J.R.R. Tolkien: Author of the Century
by Tom Shippey
Tolkien’s a writer that you either love (most people) or hate (a vocal minority). I’m in the former camp, but I do think it’s by and large true that many of the people who love Tolkien’s work often don’t make a very good case for why, or have taken from it only surface or partial elements. Shippey’s book is one of the best appreciations of Tolkien I’ve seen, not least because it begins from a point roughly similar to Tolkien’s own interest, teasing out meanings in Tolkien’s texts based on Tolkien’s play with Old English.
This is hugely significant; Tolkien’s linguistic play, to me, easily outstrips Joyce in its verve and its ability to range across more than a millennium’s worth of language. Relatively few Lord of the Rings fans are competent to analyse Tolkien’s involvement with Old English and related languages. I’m certainly not. It’s good to see a book of criticism, aimed at the popular market no less, involved with the fabric of language to such an extent.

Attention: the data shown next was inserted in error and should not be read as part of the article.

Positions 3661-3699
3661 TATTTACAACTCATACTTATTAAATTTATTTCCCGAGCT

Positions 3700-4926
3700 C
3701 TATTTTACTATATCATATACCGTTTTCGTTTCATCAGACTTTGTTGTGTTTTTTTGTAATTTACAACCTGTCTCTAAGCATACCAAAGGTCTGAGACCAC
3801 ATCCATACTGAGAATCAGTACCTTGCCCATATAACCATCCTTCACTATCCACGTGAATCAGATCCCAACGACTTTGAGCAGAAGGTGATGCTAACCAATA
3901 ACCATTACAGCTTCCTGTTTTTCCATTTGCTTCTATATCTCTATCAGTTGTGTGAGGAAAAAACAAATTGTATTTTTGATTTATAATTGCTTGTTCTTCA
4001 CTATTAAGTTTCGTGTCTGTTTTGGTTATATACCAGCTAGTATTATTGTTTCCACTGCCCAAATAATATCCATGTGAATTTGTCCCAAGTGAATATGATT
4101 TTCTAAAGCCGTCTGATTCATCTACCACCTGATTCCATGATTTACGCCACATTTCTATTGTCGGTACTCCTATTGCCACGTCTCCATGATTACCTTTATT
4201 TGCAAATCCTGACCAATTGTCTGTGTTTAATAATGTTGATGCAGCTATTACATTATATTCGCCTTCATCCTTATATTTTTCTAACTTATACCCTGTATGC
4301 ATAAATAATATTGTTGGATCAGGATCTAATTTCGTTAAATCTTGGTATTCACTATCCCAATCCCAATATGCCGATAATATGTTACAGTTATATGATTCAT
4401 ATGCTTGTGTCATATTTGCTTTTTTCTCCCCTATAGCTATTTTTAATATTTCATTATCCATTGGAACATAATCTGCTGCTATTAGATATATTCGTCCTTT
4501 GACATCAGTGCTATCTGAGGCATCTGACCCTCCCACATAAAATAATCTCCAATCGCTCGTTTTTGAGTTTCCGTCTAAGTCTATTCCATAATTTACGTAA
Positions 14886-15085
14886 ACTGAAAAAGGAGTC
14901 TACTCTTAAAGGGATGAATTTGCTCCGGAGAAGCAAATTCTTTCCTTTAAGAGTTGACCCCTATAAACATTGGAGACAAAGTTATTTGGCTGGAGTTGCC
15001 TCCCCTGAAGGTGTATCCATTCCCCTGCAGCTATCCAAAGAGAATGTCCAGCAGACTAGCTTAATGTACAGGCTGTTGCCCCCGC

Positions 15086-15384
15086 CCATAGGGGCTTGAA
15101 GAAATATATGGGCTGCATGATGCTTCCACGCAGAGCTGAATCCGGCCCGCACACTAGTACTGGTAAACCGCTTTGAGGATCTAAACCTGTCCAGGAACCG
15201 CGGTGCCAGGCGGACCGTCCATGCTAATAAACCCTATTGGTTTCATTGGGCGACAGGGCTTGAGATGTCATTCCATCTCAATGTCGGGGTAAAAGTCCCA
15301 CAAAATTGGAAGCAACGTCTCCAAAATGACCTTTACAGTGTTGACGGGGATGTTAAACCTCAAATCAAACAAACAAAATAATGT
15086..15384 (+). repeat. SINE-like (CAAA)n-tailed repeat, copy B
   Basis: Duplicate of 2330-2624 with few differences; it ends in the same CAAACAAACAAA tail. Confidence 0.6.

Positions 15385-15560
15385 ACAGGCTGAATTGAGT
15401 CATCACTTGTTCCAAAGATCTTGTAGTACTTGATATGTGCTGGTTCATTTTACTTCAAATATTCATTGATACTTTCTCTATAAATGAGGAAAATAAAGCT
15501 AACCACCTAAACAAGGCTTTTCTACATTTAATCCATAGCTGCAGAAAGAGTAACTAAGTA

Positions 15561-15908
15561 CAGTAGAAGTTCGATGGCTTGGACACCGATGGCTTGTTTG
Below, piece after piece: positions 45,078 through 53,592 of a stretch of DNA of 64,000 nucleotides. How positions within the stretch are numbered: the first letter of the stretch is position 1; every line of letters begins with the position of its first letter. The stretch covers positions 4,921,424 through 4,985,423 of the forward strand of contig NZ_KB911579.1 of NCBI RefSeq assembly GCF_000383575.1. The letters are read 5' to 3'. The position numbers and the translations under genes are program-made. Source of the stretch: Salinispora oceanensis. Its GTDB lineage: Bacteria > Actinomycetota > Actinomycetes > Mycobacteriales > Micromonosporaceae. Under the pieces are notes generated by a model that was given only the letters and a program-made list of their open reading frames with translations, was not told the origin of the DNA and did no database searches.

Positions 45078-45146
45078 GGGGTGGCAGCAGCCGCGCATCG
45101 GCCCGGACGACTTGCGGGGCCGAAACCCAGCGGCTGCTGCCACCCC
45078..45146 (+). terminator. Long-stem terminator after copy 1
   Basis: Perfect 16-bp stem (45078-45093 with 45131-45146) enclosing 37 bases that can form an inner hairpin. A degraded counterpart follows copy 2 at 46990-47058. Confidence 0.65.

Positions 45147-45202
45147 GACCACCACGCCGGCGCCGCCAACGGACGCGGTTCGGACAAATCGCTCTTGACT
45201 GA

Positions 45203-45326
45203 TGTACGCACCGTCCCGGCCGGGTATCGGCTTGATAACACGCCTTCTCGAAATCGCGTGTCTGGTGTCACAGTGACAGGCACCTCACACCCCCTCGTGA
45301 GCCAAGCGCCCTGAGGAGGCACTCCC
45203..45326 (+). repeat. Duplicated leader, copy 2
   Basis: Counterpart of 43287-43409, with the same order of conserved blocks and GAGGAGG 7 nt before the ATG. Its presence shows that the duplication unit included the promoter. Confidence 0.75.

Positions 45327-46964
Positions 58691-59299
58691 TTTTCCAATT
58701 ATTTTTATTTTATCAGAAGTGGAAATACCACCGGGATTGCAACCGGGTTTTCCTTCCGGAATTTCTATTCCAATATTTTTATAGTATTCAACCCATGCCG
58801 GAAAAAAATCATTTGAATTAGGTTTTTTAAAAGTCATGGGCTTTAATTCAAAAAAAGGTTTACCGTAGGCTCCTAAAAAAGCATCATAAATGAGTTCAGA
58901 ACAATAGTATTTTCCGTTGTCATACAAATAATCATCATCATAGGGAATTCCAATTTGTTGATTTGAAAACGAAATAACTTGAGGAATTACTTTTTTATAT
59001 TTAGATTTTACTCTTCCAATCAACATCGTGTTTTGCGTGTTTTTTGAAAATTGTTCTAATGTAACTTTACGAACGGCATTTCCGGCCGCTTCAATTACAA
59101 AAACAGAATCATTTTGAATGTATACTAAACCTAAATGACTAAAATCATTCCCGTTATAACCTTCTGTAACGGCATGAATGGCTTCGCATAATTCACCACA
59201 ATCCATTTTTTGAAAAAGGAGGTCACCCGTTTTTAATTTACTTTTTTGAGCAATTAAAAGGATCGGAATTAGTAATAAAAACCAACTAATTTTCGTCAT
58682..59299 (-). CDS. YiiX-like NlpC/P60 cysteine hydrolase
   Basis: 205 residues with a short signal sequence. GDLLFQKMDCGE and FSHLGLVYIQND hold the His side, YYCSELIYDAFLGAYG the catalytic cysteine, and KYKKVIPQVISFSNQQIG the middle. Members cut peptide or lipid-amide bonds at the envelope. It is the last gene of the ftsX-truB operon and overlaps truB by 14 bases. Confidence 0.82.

This isn’t to say its perfect. When Shippey tries to make a list of fantasy authors to compare to Tolkien, his selections often seem random. And he is at a disadvantage in responding to writers sceptical of Tolkien’s achievement simply because many of those writers never bothered to present any cogent criticism of Tolkien’s work, instead dismissing it without thought investigation. But Shippey does pay attention to Tolkien's construction of his story, recurring motifs of his plot, the development of character — and what language says about character, plot, and story. It may fairly be said of Shippey, then, that unlike many writers on Tolkien, he is worthy of his subject.